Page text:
Hydraulic properties of Zinnia elegans : from cellular development in vitro to performance in planta

P. Twumasi

Research output: Thesisinternal PhD, WU


The water status in plants is dependent on the xylem hydraulic conductance. In cut flowers, for example, the preservation of continuous hydraulic conductance is important for maintaining longer vase life, an important index for cut flower quality. Many factors, such as stomata performance, root water uptake efficiency, temperature, light quality and humidity, influence the efficiency of water transport in the soil-plant-atmosphere continuum. It has also been shown that the dimensions of the xylem conduits in the plant, such as the conduit length, diameter and density, are important for plant water transport. Therefore, the regulation of the xylem conduit size during xylogenesis is necessary for providing a particular hydraulic efficiency in a given environment. To understand the regulation of xylogenesis and the influence of the processes to produce xylem conduits of particular dimensions with specific hydraulic capacity, this thesis focuses on the Zinnia elegans tracheary element (TE) differentiation at the cellular level. It further considers the regulation of xylem conduit dimensions in whole plants by using drought stress and temperature as variable environmental factors.In Chapter 1, the mechanisms of plant water transport, as regulated by xylem conduit dimensions with consequent effect on plant quality, are reviewed. Also, the chapter provides general literature on xylem formation, Zinnia elegans as model for xylogenic research, and finally gives the outline of the thesis.In Chapter 2 , two cultivars of the Zinnia elegans cut flowers, 'Envy' and 'Purple Prince', were grown in soils with different water contents with increasing water stress levels: 70, 50 and 20 %(v/v) soil water content (SWC). Plant length increased with SWC. The hydraulic efficiency in the stems of cut flowers decreased with increasing water stress. The xylem conduit length was not different between Purple Prince cut flowers from the three different water stress levels. In the Envy cultivar, a significant difference in conduit length was found between plants from 20 and 50% (v/v) SWCs. The proportion of large-diameter conduits increased with decreasing drought stress, i.e., in cut flowers from both cultivars the proportion of large-diameter vessels was highest in the 70% (v/v) SWC and least in the 20% (v/v) SWC. This means that the decrease in hydraulic conductivity with water stress was largely due to the decrease in the diameter of the conduits making the conduit length less important. The vase life of the cut flowers correlated negatively with the diameter of the xylem conduits, confirming that small-diameter conduits are more efficient in overcoming embolism and therefore maintaining efficient water transport in the stems.In Chapter 3 , the role of average day temperature (ADT) and difference in day and night temperature (DIF) on the length of xylem elements and conduits, and fusion of the individual elements into conduits in planta were investigated. Plant length increased significantly with ADT between 17 and 25 o C. Opposite DIF treatments resulted in different plant length at 4 and 8 o C absolute DIF. The responses to temperature differences were similar in both Zinnia cultivars, although Purple Prince cultivar plants were always bigger. The maximal vessel length (L max ) and half vessel lengths (τ) both increased with increasing ADT, about 110-130% increase from 17 to 25 o C ADT. However, DIF had no effect on these conduit parameters. Measurements of average lengths of individual vessel elements from plants grown at average temperatures 17 and 25 o C showed about 10% and 20% increase in Envy and Purple Prince respectively. This change in vessel element length constitutes a small part of the overall change in whole conduit length, and therefore, it can be deduced that the amount of vessel element fusion is more important during formation of longer xylem conduits in the plant.In Chapter 4 , a method for establishing an in vitroZinnia elegans cell culture for differentiation into tracheary elements (TEs) is described. The xylogenic Zinnia system is rather unique for studying xylogenesis at the cellular level. It offers possibilities to study in detail the effects of certain factors important for regulating the xylogenesis process. The in vitro culture has been well standardized to eliminate the inconsistencies in TE differentiation that have been observed in the past. Additional methods for monitoring and measuring the important hallmarks of TE differentiation, including DNA laddering, vacuolar rupture, cellulose bands and lignin synthesis, have been treated in this section.In Chapter 5 , the effect of leaf osmolarity (LO) induced by different light intensities and electrical conductivity (EC) of soil-less plant culture, on the differentiation of TEs in cell cultures from the two cultivars, Envy and Purple Prince, was investigated. Both light intensity and EC correlated with LO with a similar response, although it was always higher in the Envy cultivar. By increasing the LO, the percentage of TEs (%TE) formed also increased, with a similar trend in cultures from both cultivars. About 60% increase in %TE was realized in the Purple Prince cultivar as compared to earlier reports by different authors. The LO of the starting material also correlated positively with the final size of the TE. This implies that the efficiency of the xylogenic Zinnia system can be improved by adaptations in the growth conditions for the starting material.In Chapter 6 , we investigated the effect of osmotic stress and timed application of NAA and BA (xylem differentiating phytohormones) on the TE differentiation in cultures from the two Zinnia cultivars. The %TE increased with increasing extracellular osmotic stress until 300 mOsm, after which any additional increase resulted in a diminishing %TE. The size of the TEs increased with decreasing extracellular osmolarity within the working range of 100 to 700 mOsm. These results were similar in the cultures from both cultivars. Application of NAA/BA induced a significant increase in the rate of cell division corresponding to a similar increase in TE differentiation. It is proposed that the increase in cell division may be beneficial in providing certain bioactive materials for the development of the TEs. Delayed application of NAA/BA reduced the %TE, but with a significant increase in TE size.In Chapter 7 , the role of programmed cell death (PCD) in determining the final size of the TEs and the %TE was investigated. Application of two protease inhibitors, a general caspase inhibitor (Zasp) and a cysteine protease inhibitor (E64), to xylogenic cultures from the two cultivars, caused a significant increase in the size of TEs but 65-300% decrease in %TE. There proved to be a significant delay or complete inhibition of the hallmarks of PCD, such as DNA laddering and vacuole collapse, in the cultures treated with the inhibitors. It was also found that the second stream of TE differentiation, common in non-inhibited xylogenic Zinnia cultures, was absent in cultures treated with 10nM or higher of each of the two inhibitors.The research experiments and their outcomes in this thesis range from fundamental xylogenesis at the cellular level to whole plant water transport performance. The overall discussion of the experimental approaches, results, and their practical implications is presented in Chapter 8 . This chapter also offers suggestions for future research.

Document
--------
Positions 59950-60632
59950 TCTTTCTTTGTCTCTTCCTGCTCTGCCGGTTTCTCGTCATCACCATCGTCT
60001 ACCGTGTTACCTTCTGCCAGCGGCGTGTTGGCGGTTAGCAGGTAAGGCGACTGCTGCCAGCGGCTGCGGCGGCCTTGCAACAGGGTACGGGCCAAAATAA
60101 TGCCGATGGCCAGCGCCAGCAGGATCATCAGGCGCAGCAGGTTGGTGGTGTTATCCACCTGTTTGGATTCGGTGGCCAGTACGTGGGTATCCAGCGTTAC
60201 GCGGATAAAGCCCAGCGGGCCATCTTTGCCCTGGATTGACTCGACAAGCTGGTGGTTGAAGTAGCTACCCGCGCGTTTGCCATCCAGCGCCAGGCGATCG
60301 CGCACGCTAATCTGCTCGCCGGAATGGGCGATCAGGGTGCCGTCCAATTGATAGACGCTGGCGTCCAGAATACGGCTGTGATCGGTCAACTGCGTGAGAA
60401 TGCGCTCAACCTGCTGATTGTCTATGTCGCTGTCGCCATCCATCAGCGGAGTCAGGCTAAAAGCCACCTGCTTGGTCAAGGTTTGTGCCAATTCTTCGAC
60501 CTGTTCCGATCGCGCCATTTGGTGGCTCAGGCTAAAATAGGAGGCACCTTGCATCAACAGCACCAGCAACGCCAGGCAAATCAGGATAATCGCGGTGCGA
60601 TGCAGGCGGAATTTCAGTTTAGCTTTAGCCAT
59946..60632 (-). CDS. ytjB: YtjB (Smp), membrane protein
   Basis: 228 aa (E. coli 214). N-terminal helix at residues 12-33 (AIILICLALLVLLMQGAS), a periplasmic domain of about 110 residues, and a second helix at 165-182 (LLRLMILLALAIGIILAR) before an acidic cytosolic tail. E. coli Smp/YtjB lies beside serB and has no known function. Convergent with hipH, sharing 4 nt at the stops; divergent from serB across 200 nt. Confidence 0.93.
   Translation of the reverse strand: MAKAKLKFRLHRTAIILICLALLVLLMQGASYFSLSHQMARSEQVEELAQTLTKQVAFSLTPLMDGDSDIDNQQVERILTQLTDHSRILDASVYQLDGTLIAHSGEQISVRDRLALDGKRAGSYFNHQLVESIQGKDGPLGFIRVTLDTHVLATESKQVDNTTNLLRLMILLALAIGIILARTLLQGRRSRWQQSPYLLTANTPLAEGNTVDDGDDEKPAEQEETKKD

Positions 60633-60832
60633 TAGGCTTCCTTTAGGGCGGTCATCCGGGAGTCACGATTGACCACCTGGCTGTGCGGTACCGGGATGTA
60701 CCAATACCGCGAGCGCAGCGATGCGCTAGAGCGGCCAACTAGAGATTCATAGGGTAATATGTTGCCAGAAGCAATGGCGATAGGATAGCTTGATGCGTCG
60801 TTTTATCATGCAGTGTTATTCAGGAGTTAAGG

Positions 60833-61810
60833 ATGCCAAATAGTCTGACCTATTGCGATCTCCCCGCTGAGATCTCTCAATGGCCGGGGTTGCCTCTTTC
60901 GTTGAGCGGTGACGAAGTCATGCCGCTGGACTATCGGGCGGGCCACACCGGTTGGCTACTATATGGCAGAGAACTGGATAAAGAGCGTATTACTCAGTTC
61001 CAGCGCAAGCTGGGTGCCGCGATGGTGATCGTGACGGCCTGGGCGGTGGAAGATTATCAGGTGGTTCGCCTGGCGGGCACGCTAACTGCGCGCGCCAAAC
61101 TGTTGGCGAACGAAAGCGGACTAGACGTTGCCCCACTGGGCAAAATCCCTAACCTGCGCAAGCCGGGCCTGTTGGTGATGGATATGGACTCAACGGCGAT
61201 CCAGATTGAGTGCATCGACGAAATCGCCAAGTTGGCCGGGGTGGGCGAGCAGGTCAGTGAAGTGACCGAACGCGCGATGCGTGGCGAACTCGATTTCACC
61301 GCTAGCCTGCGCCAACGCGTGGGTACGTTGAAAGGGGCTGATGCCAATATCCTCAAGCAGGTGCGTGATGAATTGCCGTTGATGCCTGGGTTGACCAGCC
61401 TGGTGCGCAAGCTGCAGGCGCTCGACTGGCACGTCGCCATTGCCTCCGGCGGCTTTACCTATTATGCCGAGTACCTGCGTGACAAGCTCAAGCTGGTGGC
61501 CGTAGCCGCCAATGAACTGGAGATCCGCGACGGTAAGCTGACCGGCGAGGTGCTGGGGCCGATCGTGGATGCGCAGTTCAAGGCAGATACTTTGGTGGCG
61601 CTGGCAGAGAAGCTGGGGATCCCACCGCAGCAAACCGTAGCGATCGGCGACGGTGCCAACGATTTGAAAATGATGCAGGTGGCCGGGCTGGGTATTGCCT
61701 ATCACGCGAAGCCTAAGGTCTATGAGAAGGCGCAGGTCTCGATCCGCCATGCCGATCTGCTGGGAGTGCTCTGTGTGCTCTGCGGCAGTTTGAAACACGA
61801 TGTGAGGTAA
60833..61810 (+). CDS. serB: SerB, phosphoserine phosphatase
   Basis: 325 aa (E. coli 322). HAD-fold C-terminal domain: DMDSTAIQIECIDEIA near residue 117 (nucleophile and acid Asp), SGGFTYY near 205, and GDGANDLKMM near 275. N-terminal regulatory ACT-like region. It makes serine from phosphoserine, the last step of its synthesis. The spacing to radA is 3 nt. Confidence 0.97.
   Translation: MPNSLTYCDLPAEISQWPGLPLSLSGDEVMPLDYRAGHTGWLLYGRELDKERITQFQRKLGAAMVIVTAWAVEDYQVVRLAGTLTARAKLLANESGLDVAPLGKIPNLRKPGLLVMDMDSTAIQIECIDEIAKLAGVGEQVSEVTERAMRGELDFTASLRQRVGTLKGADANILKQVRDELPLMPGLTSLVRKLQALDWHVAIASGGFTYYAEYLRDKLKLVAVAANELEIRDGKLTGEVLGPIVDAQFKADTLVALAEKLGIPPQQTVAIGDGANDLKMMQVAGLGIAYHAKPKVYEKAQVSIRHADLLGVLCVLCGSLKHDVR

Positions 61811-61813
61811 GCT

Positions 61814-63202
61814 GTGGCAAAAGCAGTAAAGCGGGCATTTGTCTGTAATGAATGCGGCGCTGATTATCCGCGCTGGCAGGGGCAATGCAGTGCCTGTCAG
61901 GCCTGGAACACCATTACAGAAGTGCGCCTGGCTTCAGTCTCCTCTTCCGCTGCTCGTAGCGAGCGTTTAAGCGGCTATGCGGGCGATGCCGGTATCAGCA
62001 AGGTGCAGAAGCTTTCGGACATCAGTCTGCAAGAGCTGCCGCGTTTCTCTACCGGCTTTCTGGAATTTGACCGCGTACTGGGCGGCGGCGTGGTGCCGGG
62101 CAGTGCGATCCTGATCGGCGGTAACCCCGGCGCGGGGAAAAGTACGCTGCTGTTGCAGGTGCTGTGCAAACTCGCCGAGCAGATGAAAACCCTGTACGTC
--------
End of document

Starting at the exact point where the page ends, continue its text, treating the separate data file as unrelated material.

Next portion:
Original languageEnglish
QualificationDoctor of Philosophy
Awarding Institution
  • Wageningen University
  • Emons, Anne Mie, Promotor
  • van Kooten, Olaf, Promotor
  • van Ieperen, Wim, Co-promotor
  • Schel, Jan, Co-promotor
Award date8 May 2007
Place of Publication[S.l.]
Print ISBNs9789085046585
Publication statusPublished - 2007


  • zinnia elegans
  • water
  • xylem
  • hydraulic conductivity
  • cut flowers
  • plant water relations
  • temperature
  • osmolarity
  • osmosis
  • apoptosis
  • in vitro culture